Should I invest in a fitness tracker?

One of the fastest growing technology segments involves fitness tracking apps and gadgets. Whether your activity of choice is a daily yoga session, marathon training or planning rugby drills, there is an app or gadget out there which claims to help you make progress. Well over 25 million will be sold this year.

They can be a great gadget to have, particularly if you work in a very sedentary desk job as it will encourage you to get up where possible and stretch your legs as well as popping out for a quick walk during our lunch hour. Occupational Health Gloucester companies such as are often called in to help employees within companies that are experiencing health issues that may be caused by sitting for prolonged periods of time as well as other issues.

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How they work

One such takes the form of a wristband which monitors your heart rate and sleep pattern, vibrates to remind you to get up and move if it determines that you have been idle for a while, records your diet and exercise routine and tells you how many calories you are burning. It includes a goal setting feature and comparisons with other users.

Can these devices realistically improve health and fitness levels? Will those who spend £40 – £150 on them up their game fitness wise, or will this be another gadget shoved to the back of a cupboard or left languishing in the bottom of gym bags? Even if you use the device rigorously, is the information it provides helpful and accurate?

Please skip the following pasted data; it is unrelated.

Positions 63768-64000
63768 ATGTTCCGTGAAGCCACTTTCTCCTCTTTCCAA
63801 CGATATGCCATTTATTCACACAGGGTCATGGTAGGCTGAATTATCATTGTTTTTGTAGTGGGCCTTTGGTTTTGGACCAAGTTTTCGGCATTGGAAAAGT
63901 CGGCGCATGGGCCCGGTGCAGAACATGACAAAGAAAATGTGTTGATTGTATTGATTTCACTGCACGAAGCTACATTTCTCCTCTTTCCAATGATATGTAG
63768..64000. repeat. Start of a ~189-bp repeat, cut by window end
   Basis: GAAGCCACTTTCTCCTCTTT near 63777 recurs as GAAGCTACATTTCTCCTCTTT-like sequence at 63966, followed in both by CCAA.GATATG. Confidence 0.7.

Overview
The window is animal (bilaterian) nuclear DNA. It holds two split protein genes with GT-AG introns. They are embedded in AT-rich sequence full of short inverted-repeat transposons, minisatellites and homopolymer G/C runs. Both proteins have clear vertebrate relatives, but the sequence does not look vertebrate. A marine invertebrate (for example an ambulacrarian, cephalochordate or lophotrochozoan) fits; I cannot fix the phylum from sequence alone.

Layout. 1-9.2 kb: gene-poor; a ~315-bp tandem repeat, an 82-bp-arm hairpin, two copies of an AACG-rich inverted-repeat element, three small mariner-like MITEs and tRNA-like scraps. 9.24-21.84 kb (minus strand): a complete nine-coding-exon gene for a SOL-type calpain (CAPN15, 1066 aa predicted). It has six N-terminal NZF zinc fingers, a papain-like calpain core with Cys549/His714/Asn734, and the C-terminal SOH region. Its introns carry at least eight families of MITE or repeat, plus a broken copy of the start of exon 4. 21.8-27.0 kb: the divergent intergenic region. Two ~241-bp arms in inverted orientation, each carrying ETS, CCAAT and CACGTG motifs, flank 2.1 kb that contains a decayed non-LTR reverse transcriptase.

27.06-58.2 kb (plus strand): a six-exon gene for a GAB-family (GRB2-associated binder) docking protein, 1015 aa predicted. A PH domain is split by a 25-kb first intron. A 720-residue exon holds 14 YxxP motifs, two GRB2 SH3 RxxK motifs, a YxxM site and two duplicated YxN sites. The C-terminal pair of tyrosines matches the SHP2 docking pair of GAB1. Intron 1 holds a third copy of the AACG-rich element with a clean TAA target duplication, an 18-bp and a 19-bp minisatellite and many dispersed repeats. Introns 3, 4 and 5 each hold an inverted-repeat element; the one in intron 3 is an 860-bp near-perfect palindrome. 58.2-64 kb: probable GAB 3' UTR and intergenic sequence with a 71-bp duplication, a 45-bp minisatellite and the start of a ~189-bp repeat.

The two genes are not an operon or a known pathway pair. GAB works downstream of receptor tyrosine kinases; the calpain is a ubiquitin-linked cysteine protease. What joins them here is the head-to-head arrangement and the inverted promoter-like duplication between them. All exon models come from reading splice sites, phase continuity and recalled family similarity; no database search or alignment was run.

Reliable scientific evidence either way is thin on the ground. One US study saw half of a group of 51 overweight women issued with a Fitbit fitness tracker and the other half with a pedometer. After a month, the Fitbit group was taking an extra hour of physical activity per week and claimed to feel motivated to reach their health and fitness goals by the system. Fitness tracking systems offer a number of helpful motivating features such as goal setting, progress monitoring, regular feedback, social support and confirmation of achievement.

A further study showed that people using fitness trackers tended to stick with their exercise programme for longer than those going under their own steam. People find it interesting and exhilarating to be able to watch how their body responds to exercise, allowing them to engage more enthusiastically with their fitness plan.

The dark side

However, scientific experiments have thrown up questions about the accuracy of the data given by the tracing devices, with error margins between 15%-30% on energy expenditure and a sense of psychological pressure through constant monitoring and nagging to reach targets.

Ultimately such systems are probably best used as an adjunct to a decent training plan rather than as a replacement personal trainer or fitness coach.

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